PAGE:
Benefit from emission-free driving in pure electric mode, with sporty performance and a long range in combustion engine mode.

The Audi A3 Sportback e-tron boasts an impressive combined range of 1.6 to 18 L of fuel consumption per a 100 km. Similarly, in EV mode the car uses approximately 11.4 to 12 kWh per a 100 km. With a combined CO2 emissions factor of 36 to 40 grams per a km.

In pure EV mode, the Audi A3 Sportback e-tron travels up to 50 kilometres on a single charge - far enough for many urban journeys. On longer journeys, the car goes into a hybrid mode where it uses a combination of the electric motor and combustion engine.

The car uses the sophisticated battery charging technology that allows it to be charged in 2.5 hours using public charging facilities.

The Audi Q7 e-tron quattro has a combined fuel consumption of 1.8 to 1.9 L per a 100 km. When using the electric motor it uses 18.1 to 19 kWh per a 100 km. It has a combined carbon emissions factor of 48 to 50 g per a km.

Conclusion

Electric vehicles have been around since the early 1900s and had a brief lifespan before combustion engine vehicles became mainstream. In the mid-1990s they made a brief reappearance when GM released the EV1 but that was also short-lived and fizzled out fairly quickly. In the past few years, EVs have made a massive comeback, with major automobile manufacturing companies and even new startups such as Faraday Future investing in R&D.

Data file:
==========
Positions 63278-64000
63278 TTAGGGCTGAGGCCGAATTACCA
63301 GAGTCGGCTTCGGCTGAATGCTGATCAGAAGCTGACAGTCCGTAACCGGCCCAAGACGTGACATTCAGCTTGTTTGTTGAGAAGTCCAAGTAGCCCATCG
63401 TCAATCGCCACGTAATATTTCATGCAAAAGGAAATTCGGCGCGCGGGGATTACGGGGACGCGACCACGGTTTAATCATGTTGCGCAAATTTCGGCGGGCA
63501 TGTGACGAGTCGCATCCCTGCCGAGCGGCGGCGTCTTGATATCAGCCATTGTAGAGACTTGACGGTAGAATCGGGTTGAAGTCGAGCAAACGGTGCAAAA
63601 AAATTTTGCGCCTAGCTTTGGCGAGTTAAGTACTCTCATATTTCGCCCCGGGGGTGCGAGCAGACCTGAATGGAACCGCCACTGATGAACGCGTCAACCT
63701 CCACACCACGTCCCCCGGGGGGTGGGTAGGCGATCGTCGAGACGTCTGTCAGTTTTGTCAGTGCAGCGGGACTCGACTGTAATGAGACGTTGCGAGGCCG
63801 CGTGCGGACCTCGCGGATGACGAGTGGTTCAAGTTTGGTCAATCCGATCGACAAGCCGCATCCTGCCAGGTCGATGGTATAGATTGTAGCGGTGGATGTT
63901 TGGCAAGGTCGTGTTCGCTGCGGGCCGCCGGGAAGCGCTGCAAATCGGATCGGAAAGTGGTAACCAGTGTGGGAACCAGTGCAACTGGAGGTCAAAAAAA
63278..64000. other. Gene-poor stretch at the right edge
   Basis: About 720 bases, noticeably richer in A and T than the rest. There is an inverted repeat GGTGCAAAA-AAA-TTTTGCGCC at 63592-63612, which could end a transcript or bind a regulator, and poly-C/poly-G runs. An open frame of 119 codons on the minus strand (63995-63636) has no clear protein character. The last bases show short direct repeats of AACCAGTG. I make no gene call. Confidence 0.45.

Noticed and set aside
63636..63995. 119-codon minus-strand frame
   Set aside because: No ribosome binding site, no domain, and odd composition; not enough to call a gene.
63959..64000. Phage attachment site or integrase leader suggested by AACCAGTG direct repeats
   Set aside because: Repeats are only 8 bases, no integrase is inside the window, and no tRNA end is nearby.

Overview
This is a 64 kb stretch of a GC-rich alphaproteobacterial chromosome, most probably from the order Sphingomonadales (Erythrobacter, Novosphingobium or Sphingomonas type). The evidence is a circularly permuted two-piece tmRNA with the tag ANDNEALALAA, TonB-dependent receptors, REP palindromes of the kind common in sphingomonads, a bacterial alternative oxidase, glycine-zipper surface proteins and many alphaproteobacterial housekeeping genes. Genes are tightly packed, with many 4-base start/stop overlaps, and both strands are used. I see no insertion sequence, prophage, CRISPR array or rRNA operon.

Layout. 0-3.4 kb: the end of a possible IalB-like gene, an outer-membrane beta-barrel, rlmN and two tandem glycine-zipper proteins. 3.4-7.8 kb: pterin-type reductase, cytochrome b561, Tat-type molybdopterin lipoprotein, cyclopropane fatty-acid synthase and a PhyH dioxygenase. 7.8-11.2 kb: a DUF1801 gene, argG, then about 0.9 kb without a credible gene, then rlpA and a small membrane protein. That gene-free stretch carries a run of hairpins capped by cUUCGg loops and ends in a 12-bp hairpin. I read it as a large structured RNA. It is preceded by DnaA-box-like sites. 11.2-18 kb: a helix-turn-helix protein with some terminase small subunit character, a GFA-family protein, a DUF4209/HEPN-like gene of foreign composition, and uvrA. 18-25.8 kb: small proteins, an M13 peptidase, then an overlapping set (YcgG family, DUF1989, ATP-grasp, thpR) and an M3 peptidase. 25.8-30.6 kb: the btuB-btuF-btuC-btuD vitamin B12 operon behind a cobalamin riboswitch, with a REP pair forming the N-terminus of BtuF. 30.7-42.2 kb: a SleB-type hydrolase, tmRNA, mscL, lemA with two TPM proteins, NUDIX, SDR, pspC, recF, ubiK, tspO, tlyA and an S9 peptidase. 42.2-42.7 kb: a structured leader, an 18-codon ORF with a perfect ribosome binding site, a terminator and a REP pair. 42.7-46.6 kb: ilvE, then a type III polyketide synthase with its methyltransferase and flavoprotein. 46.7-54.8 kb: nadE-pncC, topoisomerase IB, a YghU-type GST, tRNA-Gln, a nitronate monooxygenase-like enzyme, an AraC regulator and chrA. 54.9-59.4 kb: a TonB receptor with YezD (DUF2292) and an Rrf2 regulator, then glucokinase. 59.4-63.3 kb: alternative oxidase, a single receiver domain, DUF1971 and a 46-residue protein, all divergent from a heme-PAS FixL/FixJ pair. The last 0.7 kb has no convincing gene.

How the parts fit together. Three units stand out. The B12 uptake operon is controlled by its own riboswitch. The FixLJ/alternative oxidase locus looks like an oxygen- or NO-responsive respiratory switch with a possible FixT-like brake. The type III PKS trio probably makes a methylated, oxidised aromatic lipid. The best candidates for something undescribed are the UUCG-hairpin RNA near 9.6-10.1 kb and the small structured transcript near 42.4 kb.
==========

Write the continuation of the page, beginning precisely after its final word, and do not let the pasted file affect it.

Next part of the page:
Energy storage technologies have advanced radically in recent years, removing many of the challenges originally faced by EVs. New EVs now have extended ranges and the ability to be charged quickly. The technology is advancing rapidly and as it matures the cost of EVs will come down drastically to be on a par with the more conventional internal combustion car.

The 2018 Geneva International Motor Show really showed the extent of new EVs that are either in prototype phase or soon to be in commercial production. Governments are also investing in public charging facilities that provide the clean, green energy needed.

The irony of it is that the electric vehicle was the first car on the road and it might just have the final say at the end of the day, as the internal combustion engine quietly disappears into the sunset!

Next Step

If you want to see how much solar or battery storage could save you over the next 5 years, then take our solar saving calculator quiz below!

Or talk to an Instyle Solar expert about the best solutions for home energy storage or PV-panels.

Otherwise, head back to the solar blog to find even more great educational content.

Photo credit: BMW